Review: 'The Aeronauts' doesn't exactly soar, but Jones does

Eddie Redmayne, left, and Felicity Jones star in "The Aeronauts." 

At first, it seems like you can see “The Aeronauts” coming, like a hot air balloon, from a mile away. I was expecting a fictionalized biopic with Eddie Redmayne as an eccentric genius who strives to prove all his doubters wrong, along with Felicity Jones as his long-suffering but loyal spouse who says things like, “Your head is always in the clouds.”

I was half right. Redmayne does play real-life 19th-century scientist James Glaisher, whose hot-air balloon journeys lead to major discoveries in meteorology. But Jones plays the pilot of the balloon, Amelia Wren, a brassy daredevil who plays to the crowds that turn up for their voyages. At one point, she insists on bringing her dog Posey on board the balloon and then throws her overboard. (Don’t worry, Posey has a parachute.)

Wren is a fictionalized character, but an entertaining one, which makes sense in a movie that prizes thrills over authenticity. “The Aeronauts” is a lot of fun when it takes to the skies, with gorgeous (clearly CGI) visuals and plenty of hanging-on-for-dear-life suspense. It’s when the balloon comes down to earth that “The Aeronauts” deflates a little.

Glaisher wants to break the ascent record for ballooning and study weather patterns, with the idea (laughed at by his colleagues) that man could someday learn to predict the weather. He hires Wren, a famous pilot still grieving over the loss of her husband in a previous ballooning accident.

The screenplay by Tom Harper and Jack Thorne surrounds the duo with skeptical supporting characters, like Wren’s sister (Phoebe Fox), who utters the cringe-inducing line, “You can’t fly away from your problems.” Maybe not, but you can fly away from your pedestrian subplots, and when Wren and Glaisher take to the skies, the film achieves liftoff.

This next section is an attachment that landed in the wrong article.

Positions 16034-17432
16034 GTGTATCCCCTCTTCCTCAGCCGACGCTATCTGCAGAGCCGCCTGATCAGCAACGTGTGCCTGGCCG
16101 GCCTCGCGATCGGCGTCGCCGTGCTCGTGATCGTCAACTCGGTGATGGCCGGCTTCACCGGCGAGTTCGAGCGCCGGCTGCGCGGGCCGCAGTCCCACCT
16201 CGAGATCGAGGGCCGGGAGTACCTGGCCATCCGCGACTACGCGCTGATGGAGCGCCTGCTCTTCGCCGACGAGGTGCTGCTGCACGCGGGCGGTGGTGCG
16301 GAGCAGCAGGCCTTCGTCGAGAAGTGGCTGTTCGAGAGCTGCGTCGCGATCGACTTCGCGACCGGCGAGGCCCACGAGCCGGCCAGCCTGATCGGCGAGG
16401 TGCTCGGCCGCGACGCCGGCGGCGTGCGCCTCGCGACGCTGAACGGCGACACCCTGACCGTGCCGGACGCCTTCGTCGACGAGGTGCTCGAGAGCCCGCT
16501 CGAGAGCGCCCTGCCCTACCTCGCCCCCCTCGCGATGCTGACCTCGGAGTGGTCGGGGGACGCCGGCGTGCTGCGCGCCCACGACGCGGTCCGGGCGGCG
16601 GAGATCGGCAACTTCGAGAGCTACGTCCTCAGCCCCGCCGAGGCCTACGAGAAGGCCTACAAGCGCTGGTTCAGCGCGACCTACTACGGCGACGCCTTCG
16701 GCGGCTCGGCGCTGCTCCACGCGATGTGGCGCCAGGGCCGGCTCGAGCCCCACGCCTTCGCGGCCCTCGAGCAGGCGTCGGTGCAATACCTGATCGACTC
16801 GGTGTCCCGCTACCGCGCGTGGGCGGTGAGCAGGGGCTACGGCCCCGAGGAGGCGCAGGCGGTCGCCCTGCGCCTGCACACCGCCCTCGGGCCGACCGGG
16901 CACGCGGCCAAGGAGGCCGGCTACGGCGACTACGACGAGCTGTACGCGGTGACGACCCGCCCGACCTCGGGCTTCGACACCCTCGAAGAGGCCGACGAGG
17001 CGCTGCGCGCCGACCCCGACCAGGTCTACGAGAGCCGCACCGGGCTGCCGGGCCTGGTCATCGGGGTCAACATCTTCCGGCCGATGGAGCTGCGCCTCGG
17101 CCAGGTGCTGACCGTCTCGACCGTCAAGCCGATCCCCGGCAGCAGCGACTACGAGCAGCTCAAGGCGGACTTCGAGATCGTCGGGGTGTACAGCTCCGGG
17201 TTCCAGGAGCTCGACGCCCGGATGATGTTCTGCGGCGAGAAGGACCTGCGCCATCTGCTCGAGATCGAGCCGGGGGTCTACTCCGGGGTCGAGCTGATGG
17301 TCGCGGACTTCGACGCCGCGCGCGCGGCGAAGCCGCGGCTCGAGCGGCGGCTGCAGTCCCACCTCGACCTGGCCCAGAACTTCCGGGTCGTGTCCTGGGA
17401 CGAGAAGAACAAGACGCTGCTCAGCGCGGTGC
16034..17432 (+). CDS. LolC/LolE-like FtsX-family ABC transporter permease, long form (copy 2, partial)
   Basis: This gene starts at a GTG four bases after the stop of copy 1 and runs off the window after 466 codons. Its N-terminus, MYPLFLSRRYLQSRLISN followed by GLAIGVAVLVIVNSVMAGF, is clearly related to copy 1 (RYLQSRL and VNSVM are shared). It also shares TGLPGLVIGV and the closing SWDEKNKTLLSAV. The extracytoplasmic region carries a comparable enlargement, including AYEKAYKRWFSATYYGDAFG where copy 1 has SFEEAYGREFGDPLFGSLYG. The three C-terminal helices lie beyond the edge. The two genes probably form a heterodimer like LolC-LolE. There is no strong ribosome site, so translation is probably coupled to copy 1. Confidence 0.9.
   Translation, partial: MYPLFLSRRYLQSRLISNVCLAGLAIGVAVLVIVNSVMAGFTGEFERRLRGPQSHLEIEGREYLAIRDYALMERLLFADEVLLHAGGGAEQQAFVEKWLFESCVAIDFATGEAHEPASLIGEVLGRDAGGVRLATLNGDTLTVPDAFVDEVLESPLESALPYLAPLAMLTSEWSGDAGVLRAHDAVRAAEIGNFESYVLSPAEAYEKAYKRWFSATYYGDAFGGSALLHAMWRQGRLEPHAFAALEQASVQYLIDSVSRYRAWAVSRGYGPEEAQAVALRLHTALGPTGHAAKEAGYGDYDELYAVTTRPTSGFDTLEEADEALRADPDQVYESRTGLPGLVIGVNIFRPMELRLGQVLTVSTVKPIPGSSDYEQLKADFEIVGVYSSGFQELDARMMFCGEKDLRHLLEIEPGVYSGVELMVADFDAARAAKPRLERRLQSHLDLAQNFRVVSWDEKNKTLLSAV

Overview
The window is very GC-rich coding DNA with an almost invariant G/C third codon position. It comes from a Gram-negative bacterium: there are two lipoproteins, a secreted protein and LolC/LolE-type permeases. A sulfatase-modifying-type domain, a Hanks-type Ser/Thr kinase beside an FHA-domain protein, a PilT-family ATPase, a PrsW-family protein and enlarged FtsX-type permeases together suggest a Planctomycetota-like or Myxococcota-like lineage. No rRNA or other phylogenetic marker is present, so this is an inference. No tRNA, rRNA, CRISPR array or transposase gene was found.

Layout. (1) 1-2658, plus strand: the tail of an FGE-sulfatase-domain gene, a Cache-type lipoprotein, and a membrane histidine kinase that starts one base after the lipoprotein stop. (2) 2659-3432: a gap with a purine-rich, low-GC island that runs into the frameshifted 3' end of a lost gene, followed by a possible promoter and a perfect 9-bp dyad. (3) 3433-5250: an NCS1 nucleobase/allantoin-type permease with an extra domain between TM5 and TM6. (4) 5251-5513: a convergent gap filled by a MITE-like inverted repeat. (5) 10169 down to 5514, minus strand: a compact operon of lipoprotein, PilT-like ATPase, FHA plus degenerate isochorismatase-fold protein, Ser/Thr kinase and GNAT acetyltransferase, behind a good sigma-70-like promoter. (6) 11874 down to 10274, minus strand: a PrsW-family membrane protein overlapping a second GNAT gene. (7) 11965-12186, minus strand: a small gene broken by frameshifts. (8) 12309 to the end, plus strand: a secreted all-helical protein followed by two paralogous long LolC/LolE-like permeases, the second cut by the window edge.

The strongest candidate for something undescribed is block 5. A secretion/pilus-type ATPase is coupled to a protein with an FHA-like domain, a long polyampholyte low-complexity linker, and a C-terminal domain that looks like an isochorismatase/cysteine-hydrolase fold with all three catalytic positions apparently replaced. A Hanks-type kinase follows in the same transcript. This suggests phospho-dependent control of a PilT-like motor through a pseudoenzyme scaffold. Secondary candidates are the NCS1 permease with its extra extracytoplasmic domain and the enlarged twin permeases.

The actors (who previously teamed up on the Stephen Hawking biopic “The Theory of Everything”) have terrific chemistry together, one that’s flirty but not necessarily romantic. The two aeronauts develop an appealing bond based on mutual respect and shared enthusiasm, and the screenplay gives them plenty of obstacles and perilous scrapes to overcome.

The CGI may not be realistic, but it sure is pretty, from the vast green landscapes below the balloon to the ominous storm clouds that batter the little balloon to and fro. Amazon Studios is reportedly screening “The Aeronauts” in theaters for only two weeks before it premieres online on Amazon Prime, and it’s definitely worth seeing on the big screen.

Harper also directed the superior “Wild Rose” from earlier this year, about a Scottish single mother pursuing her dreams of becoming a country singer. That film had the grit of real life, while “The Aeronauts” feels untethered from reality. That’s not necessarily a bad thing, but the lack of grounding keeps the movie from soaring as high as it could.

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Rob Thomas is the features editor and social media editor for the Capital Times, as well as its film critic. He joined the Cap Times in 1999 and has written about movies, music, food and books.